During the recent economic slump, many Texas real estate lawyers saw a slump in their practices, too. But for Matthew N. Hudnall, general counsel of Stratford Land, business has been brisk. “In this real estate distressed market we’re seeing a lot of opportunities,” Hudnall says.

Stratford Land is a privately held land investment company founded in 1998 that manages four funds with about $600 million in assets, Hudnall says. In addition to its Dallas headquarters, the 30-employee company has offices in Atlanta; Denver; Jacksonville, Fla.; Phoenix; and Raleigh, N.C. Hudnall says Stratford Land’s strategy is to acquire land, either directly or through joint ventures; hold the land for three to seven years while preparing it for development by future purchasers; then sell the land at a profit. “What gets you in trouble in our business is using a lot of leverage,” he says. “With the available capital through our funds we are able to make land acquisitions really on an all-cash basis.”

Hudnall and two other lawyers make up Stratford Land’s legal department. He says together they handle general real estate transactions, land acquisitions, entitlements, sales, joint venture agreements, fund formation and investor relations. In addition to tax issues, Hudnall uses outside counsel for help on local land use, zoning and entitlement matters, mineral and water rights issues, and securities law issues.

Hudnall says that working out joint venture agreements is his favorite part of the job. “I like the negotiation aspect of what I do. . . . I like making deals,” he says. Typically, one of the company’s market managers will negotiate specific terms in an agreement such as the amount of capital to be contributed by each partner and the distribution of profits, while on the legal side, Hudnall negotiates terms such as whether Stratford will be a general or limited partner and what rights the company has in either capacity. Hudnall says it’s his job as GC to make sure joint venture partners “are comfortable with us and know that we are going to be a good partner.”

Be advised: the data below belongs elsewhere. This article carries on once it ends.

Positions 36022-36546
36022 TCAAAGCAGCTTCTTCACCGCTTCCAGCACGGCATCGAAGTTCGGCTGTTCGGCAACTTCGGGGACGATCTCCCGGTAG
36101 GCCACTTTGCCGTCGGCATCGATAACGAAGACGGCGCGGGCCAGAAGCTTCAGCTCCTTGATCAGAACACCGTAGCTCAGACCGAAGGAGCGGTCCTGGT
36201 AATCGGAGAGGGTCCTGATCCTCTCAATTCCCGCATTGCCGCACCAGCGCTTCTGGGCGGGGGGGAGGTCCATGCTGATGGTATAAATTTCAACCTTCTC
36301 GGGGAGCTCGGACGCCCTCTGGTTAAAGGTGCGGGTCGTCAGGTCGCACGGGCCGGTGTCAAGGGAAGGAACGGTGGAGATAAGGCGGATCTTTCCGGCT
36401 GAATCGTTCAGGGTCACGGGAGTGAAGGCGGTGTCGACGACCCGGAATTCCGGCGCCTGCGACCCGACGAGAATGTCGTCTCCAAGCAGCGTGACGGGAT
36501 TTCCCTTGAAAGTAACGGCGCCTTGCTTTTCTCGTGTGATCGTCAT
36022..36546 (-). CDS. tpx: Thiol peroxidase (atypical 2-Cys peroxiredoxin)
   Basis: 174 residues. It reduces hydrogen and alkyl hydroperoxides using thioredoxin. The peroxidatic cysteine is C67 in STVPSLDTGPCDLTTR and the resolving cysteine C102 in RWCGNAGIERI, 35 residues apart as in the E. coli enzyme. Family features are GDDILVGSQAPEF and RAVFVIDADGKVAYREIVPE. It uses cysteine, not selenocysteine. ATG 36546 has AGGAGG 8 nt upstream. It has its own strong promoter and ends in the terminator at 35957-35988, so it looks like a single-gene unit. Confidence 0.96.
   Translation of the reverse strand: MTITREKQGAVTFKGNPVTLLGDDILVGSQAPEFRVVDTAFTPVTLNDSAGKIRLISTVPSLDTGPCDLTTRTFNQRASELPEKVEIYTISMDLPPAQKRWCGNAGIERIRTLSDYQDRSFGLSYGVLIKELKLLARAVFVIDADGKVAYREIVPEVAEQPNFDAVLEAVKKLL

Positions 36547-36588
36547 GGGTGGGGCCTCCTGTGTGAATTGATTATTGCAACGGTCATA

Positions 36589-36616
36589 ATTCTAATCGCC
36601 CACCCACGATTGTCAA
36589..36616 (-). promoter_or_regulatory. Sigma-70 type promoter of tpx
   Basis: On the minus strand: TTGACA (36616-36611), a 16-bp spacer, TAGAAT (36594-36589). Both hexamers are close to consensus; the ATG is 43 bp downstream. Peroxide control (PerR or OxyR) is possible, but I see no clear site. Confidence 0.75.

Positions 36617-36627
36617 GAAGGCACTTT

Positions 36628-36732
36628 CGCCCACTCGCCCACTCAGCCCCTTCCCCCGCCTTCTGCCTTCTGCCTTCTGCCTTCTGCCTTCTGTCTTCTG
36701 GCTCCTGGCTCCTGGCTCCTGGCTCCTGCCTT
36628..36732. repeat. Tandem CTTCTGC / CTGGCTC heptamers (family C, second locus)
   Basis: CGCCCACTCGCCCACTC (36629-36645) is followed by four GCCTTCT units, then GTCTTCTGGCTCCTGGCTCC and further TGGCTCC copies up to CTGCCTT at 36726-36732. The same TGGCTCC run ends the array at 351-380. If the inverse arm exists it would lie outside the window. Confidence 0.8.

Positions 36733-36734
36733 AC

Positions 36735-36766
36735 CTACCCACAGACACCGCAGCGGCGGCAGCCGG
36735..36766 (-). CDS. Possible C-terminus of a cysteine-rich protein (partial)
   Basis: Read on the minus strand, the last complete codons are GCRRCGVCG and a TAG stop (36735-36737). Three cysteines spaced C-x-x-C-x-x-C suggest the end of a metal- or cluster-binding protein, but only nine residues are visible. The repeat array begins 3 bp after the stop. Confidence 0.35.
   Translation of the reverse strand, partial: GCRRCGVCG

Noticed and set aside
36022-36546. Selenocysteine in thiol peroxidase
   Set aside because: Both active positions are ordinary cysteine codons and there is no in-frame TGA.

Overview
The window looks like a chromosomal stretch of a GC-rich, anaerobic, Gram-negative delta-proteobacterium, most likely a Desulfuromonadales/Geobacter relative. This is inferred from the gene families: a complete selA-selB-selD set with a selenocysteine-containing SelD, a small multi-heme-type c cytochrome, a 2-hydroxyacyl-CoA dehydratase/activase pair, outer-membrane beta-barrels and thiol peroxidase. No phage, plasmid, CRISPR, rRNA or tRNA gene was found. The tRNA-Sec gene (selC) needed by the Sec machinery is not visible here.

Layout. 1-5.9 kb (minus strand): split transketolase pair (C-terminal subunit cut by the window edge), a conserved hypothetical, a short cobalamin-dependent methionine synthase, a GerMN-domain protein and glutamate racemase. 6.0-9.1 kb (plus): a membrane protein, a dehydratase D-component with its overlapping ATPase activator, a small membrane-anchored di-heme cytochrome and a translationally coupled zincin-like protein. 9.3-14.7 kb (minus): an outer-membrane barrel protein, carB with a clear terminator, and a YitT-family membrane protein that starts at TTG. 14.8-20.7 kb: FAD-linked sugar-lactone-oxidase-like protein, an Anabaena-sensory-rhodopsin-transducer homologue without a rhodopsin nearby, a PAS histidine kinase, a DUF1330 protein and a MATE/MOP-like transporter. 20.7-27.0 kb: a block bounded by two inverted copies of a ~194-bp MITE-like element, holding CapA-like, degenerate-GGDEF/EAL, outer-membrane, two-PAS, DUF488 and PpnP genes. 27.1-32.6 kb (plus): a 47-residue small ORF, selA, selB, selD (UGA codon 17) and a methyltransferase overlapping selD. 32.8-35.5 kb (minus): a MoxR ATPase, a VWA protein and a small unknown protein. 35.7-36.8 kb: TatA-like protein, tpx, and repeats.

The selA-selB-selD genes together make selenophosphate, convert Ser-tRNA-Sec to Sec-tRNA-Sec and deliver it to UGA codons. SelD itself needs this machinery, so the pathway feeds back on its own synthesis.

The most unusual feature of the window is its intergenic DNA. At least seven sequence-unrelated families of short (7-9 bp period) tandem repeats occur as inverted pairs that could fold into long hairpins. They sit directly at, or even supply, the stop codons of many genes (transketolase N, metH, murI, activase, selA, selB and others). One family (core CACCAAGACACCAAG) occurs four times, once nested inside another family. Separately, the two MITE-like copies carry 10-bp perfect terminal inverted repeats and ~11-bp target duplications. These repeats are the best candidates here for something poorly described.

Hudnall also sits on the company’s seven-member investment committee, which approves company investments. “I like being involved in the decision-making process,” he says.

From Texas to Tennessee

Hudnall has been interested in the real estate business since his childhood in Dallas, because his mother was a residential real estate agent. After earning an undergraduate degree in economics at Vanderbilt University in Nashville, Tenn. in 1990, he was undecided about whether to continue his education in business or law. “Honestly, I almost flipped a coin,” he says.

After seeking advice from professors, family and friends, he says he decided on a law degree because “I could practice in a law firm, work in a company, or simply utilize my law school education and still pursue a job in business.” But before earning his J.D. from Vanderbilt University Law School in 1994, he spent a year teaching economics at Salzburg International Preparatory School (now the American International School-Salzburg) in Salzburg, Austria. “I decided to take a year off and, instead of joining a company, thought it would be fun to do something abroad,” he says.

After graduation, Hudnall worked as an associate with the transactional practice group at Hill Ward Henderson in Tampa, Fla., where he had been a summer associate. But in 1996, he and his wife moved to Dallas to be closer to their families. Hudnall says he interviewed with several firms in Dallas and joined the real estate group at Haynes and Boone. Then in 1998, he joined Winstead Sechrest & Minick (now known as Winstead). He had worked on some deals with Winstead lawyers while he was at Haynes and Boone, and Winstead’s large real estate practice group offered him a chance to handle a variety of transactions, says Hudnall, who became a shareholder at the end of 2001.